from the FAS Project on Government Secrecy
Volume 2013, Issue No. 50
May 28, 2013

Secrecy News Blog:


The Pentagon's reliance on contractors to support military operations has now become so extensive that some argue it should be... even more extensive!

These advocates "believe that DOD should be prepared to effectively award and manage contracts at a moment's notice, anywhere in the world, in unknown environments, and on a scale that may exceed the total contract obligations of any other federal agency," according to a new report from the Congressional Research Service.

As of March 2013, there were approximately 108,000 DoD contractor personnel in Afghanistan, CRS reports, representing 62% of the total force.

"Contractors provide a wide range of services, from transportation, construction, and base support, to intelligence analysis and private security," CRS notes. "The benefits of using contractors include freeing up uniformed personnel to conduct combat operations; providing expertise in specialized fields, such as linguistics or weapon systems maintenance; and providing a surge capability, quickly delivering critical support capabilities tailored to specific military needs."

But "Just as the effective use of contractors can augment military capabilities, the ineffective use of contractors can prevent troops from receiving what they need, when they need it, and can lead to the wasteful spending of billions of dollars. Contractors can also compromise the credibility and effectiveness of the U.S. military and undermine operations, as many analysts believe have occurred in recent operations in Iraq and Afghanistan."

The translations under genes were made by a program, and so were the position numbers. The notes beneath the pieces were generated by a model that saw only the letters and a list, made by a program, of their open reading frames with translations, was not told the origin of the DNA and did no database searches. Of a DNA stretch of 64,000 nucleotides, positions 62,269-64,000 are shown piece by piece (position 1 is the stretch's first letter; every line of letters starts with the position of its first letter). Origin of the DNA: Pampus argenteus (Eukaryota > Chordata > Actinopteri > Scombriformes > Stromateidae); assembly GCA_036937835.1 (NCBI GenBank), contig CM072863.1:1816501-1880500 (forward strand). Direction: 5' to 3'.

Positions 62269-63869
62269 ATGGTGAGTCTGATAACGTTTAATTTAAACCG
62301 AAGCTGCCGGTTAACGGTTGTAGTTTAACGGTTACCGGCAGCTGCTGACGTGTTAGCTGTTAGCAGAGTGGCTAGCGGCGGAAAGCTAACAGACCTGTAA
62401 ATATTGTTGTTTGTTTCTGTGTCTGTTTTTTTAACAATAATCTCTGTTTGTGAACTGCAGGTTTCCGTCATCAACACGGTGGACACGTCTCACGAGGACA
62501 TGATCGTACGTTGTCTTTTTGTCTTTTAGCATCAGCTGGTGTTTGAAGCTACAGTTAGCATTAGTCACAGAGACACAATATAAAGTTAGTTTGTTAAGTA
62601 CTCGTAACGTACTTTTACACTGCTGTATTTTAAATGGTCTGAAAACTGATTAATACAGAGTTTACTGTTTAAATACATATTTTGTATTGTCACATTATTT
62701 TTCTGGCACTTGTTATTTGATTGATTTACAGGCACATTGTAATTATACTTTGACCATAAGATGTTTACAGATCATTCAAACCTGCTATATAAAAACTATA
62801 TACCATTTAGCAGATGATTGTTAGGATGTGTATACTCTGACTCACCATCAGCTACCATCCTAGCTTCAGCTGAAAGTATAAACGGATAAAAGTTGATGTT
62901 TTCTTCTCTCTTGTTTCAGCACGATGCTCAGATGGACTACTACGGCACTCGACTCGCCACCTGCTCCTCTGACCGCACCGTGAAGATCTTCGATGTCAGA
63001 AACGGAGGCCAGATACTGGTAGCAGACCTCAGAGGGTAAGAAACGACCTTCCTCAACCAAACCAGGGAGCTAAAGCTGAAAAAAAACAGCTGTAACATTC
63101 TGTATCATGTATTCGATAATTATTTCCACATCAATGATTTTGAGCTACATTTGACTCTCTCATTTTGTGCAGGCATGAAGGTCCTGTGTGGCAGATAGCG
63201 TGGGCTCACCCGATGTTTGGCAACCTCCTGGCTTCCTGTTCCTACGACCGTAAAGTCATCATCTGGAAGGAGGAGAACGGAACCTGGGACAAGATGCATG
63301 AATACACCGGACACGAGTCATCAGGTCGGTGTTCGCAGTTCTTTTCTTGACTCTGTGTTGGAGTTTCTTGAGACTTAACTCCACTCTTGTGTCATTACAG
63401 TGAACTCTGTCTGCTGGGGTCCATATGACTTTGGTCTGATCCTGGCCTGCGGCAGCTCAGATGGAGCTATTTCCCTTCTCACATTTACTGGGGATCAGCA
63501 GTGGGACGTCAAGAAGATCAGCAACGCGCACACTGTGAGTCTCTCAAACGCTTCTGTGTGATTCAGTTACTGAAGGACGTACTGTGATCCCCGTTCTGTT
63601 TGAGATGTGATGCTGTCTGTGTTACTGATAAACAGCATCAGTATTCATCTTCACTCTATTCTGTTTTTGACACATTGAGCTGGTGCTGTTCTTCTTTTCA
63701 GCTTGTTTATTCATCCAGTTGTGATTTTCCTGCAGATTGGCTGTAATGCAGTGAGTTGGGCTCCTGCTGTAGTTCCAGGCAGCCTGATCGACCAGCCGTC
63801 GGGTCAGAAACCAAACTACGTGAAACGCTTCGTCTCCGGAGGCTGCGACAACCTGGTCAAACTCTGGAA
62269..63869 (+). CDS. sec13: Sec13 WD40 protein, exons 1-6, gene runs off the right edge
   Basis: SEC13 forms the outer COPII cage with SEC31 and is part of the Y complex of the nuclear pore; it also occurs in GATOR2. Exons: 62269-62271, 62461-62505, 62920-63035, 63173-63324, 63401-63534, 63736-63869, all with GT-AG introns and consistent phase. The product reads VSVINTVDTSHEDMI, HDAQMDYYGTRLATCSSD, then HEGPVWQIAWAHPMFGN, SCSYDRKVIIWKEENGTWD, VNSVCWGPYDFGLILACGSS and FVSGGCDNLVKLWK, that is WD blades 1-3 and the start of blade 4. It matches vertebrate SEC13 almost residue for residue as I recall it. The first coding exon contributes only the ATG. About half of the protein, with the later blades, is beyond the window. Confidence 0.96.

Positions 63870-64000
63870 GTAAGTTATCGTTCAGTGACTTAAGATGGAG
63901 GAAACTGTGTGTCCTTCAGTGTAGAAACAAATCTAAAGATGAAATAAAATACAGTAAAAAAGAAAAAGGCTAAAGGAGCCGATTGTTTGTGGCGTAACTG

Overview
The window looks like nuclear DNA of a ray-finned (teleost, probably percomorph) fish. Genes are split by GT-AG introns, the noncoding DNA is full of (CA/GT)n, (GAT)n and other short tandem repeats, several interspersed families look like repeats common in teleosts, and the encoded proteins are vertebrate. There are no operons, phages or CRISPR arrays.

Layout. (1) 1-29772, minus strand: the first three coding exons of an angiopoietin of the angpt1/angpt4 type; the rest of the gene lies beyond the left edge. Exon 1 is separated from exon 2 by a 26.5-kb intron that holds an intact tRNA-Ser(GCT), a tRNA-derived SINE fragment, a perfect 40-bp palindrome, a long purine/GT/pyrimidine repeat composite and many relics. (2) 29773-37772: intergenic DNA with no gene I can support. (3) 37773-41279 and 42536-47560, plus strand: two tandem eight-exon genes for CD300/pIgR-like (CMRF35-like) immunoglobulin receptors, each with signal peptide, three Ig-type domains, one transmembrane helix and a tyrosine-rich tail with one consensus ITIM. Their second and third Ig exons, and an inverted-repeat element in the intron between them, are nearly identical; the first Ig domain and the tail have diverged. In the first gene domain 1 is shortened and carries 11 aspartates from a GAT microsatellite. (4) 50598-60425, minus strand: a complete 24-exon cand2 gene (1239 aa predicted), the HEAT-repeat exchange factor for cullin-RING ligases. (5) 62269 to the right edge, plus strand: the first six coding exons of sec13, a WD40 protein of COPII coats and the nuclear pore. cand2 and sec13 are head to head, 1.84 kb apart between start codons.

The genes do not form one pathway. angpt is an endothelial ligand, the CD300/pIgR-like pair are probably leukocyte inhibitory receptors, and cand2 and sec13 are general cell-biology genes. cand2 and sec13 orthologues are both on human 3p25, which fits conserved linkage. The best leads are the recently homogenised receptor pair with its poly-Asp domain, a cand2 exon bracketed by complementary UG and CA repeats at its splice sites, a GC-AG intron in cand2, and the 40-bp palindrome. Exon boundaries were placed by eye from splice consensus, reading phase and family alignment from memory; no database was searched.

The new CRS report sifts through the implications of this situation, and proposes an oversight agenda for Congressional consideration. See Department of Defense's Use of Contractors to Support Military Operations: Background, Analysis, and Issues for Congress, May 17, 2013:

Other new and updated CRS reports that Congress has directed CRS not to release to the public include the following.

Compounded Drugs, May 23, 2013:

Financial Stability Oversight Council: A Framework to Mitigate Systemic Risk, May 21, 2013:

Federal Research and Development Funding: FY2014, May 23, 2013:

SBA Assistance to Small Business Startups: Client Experiences and Program Impact, May 22, 2013:

501(c)(4)s and Campaign Activity: Analysis Under Tax and Campaign Finance Laws, May 17, 2013:

Restrictions on Itemized Tax Deductions: Policy Options and Analysis, May 21, 2013:

The Regional Greenhouse Gas Initiative: Lessons Learned and Issues for Policymakers, May 21, 2013:

Ukraine: Current Issues and U.S. Policy, May 24, 2013:

Congressional Primer on Major Disasters and Emergencies, May 24, 2013:

Severe Thunderstorms and Tornadoes in the United States, May 22, 2013:


The Foreign Intelligence Surveillance Court issued an order on Friday directing the Department of Justice to respond no later than June 7 to a motion filed on May 23 by the Electronic Frontier Foundation (EFF). The order was signed by Judge Reggie B. Walton, presiding judge of the surveillance court.

EFF had asked the Court to formally consent to the release of records in which the Court found government surveillance activities to be inconsistent with the Fourth Amendment to the Constitution. In response to a prior Freedom of Information Act request, the Justice Department had asserted that Court rules did not permit such disclosure, though that position is not explicitly stated in Court rules. To overcome this impasse, EFF asked the Court to affirmatively consent to disclosure of the requested records.

The case was first reported in "Group wants special court to release ruling on unlawful U.S. surveillance" by Ellen Nakashima, Washington Post, May 22.

For further background, see EFF Takes FOIA Fight Over Secret Wiretaps to the Foreign Intelligence Surveillance Court by Mark Rumold, May 22.


Secrecy News is written by Steven Aftergood and published by the Federation of American Scientists.

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